Staff / Board


Briana McGuckin ~

Copy Editor

Mary Ann Campbell

Blog Editor

Sharmila Munver

Associate Editors

Joshua Fox

Gabrielle Frulla

Past Editors

Rebecca Shaw

Melissa Johnson

Carolyn Bernier

Camellia Mukherjee

Melissa Gordon

Erik Ofgang ~ Founding Editor

Research Advisory Board

Melissa Gordon

Erik Ofgang

Cara Petitti 

Advisory Board

Brian Clements is professor of Writing, Linguistics, and Creative Process at Western Connecticut State University and was the founding coordinator of WCSU’s MFA in Creative and Professional Writing. Professor Clements is the author of numerous collections of poetry and is editor of the anthology An Introduction to the Prose Poem. He is co-editor of Bullets into Bells: Poets and Citizens Respond to Gun Violence, due in December 2017 from Beacon Press.

Anthony D’Aries is the author of The Language of Men: A Memoir (Hudson Whitman/Excelsior College Press, 2012). His essays have appeared in Solstice, The Good Men Project, Shelf Awareness, The Literary Review, and elsewhere. In fall of 2017, he took over as coordinator of WCSU’s MFA in Creative and Professional Writing program. In 2011, Anthony was selected as Randolph College’s Emerging Writer-in-Residence. For the past six years, he has taught literacy and creative writing in correctional facilities. As assistant professor of English and director of the writing program at Regis College, he taught courses in creative nonfiction, writing as community service, and copy editing as well as freshman composition. Recently, Anthony was appointed to the board of PEN/New England as a member of the Freedom-to-Write Committee. He is currently the nonfiction fellow at The Writers’ Room of Boston.

Melissa Gordon received her MFA from Western Connecticut State University. She is a former editor-in-chief of Poor Yorick. Her poetry, which focuses on human connection and the synergy of science, nature, and the environment, has been published in DMQ ReviewMom Egg Review, and Gyroscope Review. She conducts substance use research at Yale University and is a contributing author on several articles in the American Journal of Psychiatry. Currently, she is pursuing a Master of Education and certification in Secondary Schools for English at Sacred Heart University.

Leslie Lindenauer is an associate professor in the Department of History and Non-Western Cultures at Western Connecticut State University, where she also teaches courses in Museum Studies, American Studies, and Women’s Studies. She is the author of Piety and Power: Gender and Religious Culture in the American Colonies, 1630-1700 published by Routledge in 2002 and I Could Not Call Her Mother: The Stepmother in American Popular Culture, 1750-1960 to be published by Lexington Books in the fall of 2013. Dr. Lindenauer was an editor with The Papers of Benjamin Franklin at Yale University, and she has directed departments of education and interpretation at several history museums, including the South Street Seaport Museum in New York City and Historic Hudson Valley in Tarrytown, New York. She also was the executive director of the Connecticut Women’s Hall of Fame.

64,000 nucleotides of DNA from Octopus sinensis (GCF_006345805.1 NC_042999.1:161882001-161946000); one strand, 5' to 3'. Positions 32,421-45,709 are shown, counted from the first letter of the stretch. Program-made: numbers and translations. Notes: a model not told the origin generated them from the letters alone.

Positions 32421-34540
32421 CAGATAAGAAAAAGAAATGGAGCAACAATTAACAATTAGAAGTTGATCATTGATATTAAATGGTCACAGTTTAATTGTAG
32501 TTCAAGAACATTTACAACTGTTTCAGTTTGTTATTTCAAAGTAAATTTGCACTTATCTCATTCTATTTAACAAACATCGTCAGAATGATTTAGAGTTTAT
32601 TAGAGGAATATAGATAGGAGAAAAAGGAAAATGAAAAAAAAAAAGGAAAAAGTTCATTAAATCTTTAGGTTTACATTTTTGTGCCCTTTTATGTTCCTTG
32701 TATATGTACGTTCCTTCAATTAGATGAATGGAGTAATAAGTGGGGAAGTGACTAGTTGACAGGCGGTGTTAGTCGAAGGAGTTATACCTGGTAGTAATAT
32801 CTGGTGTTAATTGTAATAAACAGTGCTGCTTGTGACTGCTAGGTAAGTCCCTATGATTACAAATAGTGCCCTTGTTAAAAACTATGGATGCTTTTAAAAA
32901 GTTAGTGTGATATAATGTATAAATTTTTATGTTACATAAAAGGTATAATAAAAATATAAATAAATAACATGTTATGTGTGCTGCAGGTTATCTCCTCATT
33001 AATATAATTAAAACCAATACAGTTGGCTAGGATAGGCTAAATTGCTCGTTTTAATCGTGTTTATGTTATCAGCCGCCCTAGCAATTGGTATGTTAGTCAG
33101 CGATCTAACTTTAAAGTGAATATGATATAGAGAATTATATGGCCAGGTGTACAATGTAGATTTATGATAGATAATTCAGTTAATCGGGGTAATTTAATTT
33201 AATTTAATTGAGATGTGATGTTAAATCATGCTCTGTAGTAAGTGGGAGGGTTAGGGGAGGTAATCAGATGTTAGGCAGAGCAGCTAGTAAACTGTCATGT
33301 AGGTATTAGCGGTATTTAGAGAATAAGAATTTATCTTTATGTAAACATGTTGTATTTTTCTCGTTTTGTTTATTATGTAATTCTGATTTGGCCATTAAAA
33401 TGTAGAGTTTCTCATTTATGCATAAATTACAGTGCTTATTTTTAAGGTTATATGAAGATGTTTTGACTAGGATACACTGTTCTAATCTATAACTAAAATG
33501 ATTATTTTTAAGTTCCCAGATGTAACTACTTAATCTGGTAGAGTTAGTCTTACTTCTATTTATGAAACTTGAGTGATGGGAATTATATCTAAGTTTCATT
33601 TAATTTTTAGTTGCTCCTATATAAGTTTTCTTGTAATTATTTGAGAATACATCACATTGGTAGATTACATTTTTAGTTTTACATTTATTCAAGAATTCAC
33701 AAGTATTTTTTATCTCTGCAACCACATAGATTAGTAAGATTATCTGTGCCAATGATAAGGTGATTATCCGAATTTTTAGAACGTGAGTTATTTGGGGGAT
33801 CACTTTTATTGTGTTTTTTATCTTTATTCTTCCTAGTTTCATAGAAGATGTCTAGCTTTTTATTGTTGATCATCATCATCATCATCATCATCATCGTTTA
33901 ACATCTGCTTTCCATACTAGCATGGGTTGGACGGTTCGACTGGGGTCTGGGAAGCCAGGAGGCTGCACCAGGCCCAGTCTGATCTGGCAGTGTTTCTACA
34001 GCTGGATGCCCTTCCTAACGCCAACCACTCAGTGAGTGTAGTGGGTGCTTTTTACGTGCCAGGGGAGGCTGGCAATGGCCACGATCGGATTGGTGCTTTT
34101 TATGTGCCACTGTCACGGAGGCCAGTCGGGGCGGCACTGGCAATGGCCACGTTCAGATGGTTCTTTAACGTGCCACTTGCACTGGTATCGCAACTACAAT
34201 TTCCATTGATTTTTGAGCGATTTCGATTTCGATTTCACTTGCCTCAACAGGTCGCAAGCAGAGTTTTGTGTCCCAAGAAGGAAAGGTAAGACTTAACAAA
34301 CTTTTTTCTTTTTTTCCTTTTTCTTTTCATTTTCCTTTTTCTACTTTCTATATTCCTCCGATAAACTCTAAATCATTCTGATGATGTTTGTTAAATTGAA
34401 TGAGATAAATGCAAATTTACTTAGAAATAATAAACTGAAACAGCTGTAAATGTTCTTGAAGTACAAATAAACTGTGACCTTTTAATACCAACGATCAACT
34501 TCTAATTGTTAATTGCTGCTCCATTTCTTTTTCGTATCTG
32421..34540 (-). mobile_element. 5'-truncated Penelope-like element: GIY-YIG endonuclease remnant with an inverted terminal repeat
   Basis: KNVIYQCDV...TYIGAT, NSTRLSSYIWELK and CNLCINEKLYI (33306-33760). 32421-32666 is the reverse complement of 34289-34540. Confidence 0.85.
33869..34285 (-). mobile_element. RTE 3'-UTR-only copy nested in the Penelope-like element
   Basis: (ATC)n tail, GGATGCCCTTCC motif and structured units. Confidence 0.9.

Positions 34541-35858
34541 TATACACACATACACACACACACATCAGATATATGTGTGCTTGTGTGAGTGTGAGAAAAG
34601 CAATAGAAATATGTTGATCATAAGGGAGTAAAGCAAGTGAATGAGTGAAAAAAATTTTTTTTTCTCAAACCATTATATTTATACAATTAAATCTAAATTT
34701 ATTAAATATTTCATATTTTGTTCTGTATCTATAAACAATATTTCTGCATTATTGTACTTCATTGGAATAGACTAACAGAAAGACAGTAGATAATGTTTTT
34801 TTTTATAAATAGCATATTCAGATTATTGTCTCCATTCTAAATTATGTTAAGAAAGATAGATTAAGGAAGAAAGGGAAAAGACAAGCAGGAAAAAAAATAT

Marilyn Nelson is a current chancellor of the Academy of American Poets, the 2012 recipient of the Robert Frost Medal, was poet laureate of Connecticut for five years, and a three-time National Book Award finalist. Her books include The Homeplace, The Fields of Praise, Carver, Fortune’s Bones, The Freedom Business, A Wreath for Emmett Till, and Faster than Light. She is the founder of Soul Mountain Retreat in East Haddam, Connecticut; a retreat that encourages and supports poets, especially those belonging to traditionally underrepresented racial or cultural groups. She served as the director of Soul Mountain Retreat for 10 years.

Erik Ofgang is the senior writer at Connecticut Magazine, where he writes about topics ranging from history and food to science and health. He is the author of Buzzed: Beers, Booze and Coffee Brews (2016, Islandport Press) and he has written for the Associated Press, Hartford Courant, Tablet Magazine and Thrillist. His second book, Gillette Castle: A History, was published in June 2017 by History Press and examines the history of one of Connecticut’s best-known landmarks. His next book is under contract with Penguin Random House. Erik is a graduate of Western Connecticut State University’s Master of Fine Arts program in Creative and Professional Writing. He is also a founding member of the Celtic fusion group MacTalla Mor, a group he continues to write songs and play bass for. He had the honor of serving as Poor Yorick’s inaugural editor and is excited to join the journal’s advisory staff.

Cara Petitti is a writer and adjunct professor from Shelton, Connecticut. She earned her MFA in Creative and Professional Writing from Western Connecticut State University and her BA in English from the University of New Haven. Her recent short fiction has appeared in Akashic Books’ online noir series, Mondays are Murder.  She served as the journal’s web editor during Poor Yorick’s inaugural launch and worked as an administrative assistant in the MFA office while studying in the program at WCSU. She currently teaches first-year writing at the University of New Haven, Southern Connecticut State University, and Gateway Community College. 


Jeffrey Shpunt